Anti-inflammatory diterpenoids and other secondary metabolites from Dodonaea polyandra; a traditional medicine used by Kaanju people in North Eastern Australia.

Bradley Simpson, David Claudie, Jiping Wang, Jacobus Gerber, Nick Smith, Ross McKinnon, Susan Semple

Research output: Contribution to journalMeeting Abstract

Abstract

Collaborative research guided by the traditional Indigenous knowledge of Northern Kaanju people, Cape York Peninsula, Australia has recently led to the isolation of four new clerodane diterpenoids from the leaves of Dodonaea polyandra (Sapindaceae). These compounds have shown high levels of anti-inflammatory activity in a TPA mouse ear oedema model of inflammation. Dose-response studies revealed compound CS004 (be-low) was the most potent of these displaying a linear dose-response relationship.
Percentage inhibition of oedema for this compound ranged from 44 to85% over the dose range 0.022 to 1.77mmol. The maximum percentage of 85% was comparable at an equimolar dose to the known synthetic steroid betamethasone (90%). The dose-response profiles of the other diterpenoids isolated which are structural analogues of CS004 were also evaluated, however the dose-response characteristics of these co-pounds were mound to be non-linear, with a tendency towards being U-shaped. Additional chemical investigations of the same plant revealed the presence of some flavonoid constituents. These findings add Wes-tern scientific evidence supporting the traditional use of the plant in traditional Northern Kaanju medicine.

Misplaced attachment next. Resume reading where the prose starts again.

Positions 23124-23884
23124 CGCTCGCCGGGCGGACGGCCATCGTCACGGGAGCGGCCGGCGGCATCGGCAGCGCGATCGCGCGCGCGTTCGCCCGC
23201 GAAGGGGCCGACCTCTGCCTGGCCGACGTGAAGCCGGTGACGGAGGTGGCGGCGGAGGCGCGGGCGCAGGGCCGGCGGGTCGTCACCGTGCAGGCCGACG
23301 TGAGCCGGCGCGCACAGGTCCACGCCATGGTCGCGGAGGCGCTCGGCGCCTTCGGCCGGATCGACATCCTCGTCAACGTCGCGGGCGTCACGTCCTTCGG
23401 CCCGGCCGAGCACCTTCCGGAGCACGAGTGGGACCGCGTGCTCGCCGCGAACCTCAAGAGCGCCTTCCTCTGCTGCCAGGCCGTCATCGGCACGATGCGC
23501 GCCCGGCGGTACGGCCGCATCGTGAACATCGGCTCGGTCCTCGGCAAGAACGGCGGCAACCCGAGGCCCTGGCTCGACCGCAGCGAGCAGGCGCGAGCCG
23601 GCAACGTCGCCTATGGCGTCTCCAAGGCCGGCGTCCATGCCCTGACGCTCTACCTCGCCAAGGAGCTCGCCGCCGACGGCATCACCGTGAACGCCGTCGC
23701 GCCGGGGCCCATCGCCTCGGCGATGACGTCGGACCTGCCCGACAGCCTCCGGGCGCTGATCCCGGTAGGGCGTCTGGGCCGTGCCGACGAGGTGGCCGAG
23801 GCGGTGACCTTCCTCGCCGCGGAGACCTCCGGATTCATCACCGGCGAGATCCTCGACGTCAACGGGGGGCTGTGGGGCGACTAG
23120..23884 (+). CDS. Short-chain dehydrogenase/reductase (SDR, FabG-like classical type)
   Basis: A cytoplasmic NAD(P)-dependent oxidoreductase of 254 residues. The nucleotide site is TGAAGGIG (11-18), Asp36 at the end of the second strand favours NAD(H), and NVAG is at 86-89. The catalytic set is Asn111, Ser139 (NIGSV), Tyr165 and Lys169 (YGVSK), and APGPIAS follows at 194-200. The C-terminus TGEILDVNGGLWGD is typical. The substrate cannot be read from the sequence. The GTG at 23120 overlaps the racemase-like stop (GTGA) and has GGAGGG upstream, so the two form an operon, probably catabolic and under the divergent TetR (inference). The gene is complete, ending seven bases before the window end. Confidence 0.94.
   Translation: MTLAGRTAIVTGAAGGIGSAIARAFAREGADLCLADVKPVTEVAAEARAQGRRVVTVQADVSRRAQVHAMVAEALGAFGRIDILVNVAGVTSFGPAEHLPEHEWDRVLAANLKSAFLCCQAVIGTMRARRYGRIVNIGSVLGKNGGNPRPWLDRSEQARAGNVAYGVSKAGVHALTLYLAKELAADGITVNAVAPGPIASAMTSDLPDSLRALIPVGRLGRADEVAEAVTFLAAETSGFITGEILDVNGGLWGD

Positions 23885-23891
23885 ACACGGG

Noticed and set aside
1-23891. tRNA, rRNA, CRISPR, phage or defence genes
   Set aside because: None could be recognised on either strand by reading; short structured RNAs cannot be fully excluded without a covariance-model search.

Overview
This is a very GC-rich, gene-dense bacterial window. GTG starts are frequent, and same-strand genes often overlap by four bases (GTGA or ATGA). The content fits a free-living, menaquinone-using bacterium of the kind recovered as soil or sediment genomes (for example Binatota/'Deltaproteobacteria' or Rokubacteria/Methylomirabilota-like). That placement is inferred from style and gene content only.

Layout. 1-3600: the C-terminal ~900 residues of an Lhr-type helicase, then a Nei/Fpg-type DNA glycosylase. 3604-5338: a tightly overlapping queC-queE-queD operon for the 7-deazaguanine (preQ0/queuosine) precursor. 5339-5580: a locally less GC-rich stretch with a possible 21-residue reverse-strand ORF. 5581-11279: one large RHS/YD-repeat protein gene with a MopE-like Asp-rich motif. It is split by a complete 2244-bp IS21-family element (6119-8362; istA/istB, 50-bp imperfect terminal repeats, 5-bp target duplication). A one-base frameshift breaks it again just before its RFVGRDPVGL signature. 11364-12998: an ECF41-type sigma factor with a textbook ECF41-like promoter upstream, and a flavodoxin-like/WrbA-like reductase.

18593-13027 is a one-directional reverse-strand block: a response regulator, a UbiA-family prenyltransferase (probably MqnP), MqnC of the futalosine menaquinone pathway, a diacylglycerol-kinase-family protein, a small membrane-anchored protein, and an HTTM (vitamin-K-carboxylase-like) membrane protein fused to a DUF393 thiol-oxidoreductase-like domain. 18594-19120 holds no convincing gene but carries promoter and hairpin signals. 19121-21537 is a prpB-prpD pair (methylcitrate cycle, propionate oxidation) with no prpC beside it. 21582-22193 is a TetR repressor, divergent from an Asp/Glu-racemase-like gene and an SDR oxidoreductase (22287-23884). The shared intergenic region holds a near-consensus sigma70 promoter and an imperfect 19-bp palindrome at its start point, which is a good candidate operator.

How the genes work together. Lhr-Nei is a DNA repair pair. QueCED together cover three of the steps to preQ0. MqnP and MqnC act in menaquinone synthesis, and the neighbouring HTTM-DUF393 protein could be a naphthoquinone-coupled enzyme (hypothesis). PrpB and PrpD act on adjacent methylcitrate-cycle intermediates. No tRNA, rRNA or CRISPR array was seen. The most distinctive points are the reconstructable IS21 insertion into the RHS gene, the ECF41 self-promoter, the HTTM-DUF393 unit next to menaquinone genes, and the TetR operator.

Original languageEnglish
Pages (from-to)1226
JournalPLANTA MEDICA
Volume76
Issue number12
Publication statusPublished - 2010
Externally publishedYes
Event7th Tannin Conference (Presymposium)/58th International Congress and Annual Meeting of the Society for Medical Plant and Natural Product Research - Berlin, Germany
Duration: 29 Aug 20102 Sep 2010

Fingerprint Dive into the research topics of 'Anti-inflammatory diterpenoids and other secondary metabolites from Dodonaea polyandra; a traditional medicine used by Kaanju people in North Eastern Australia.'. Together they form a unique fingerprint.

  • Cite this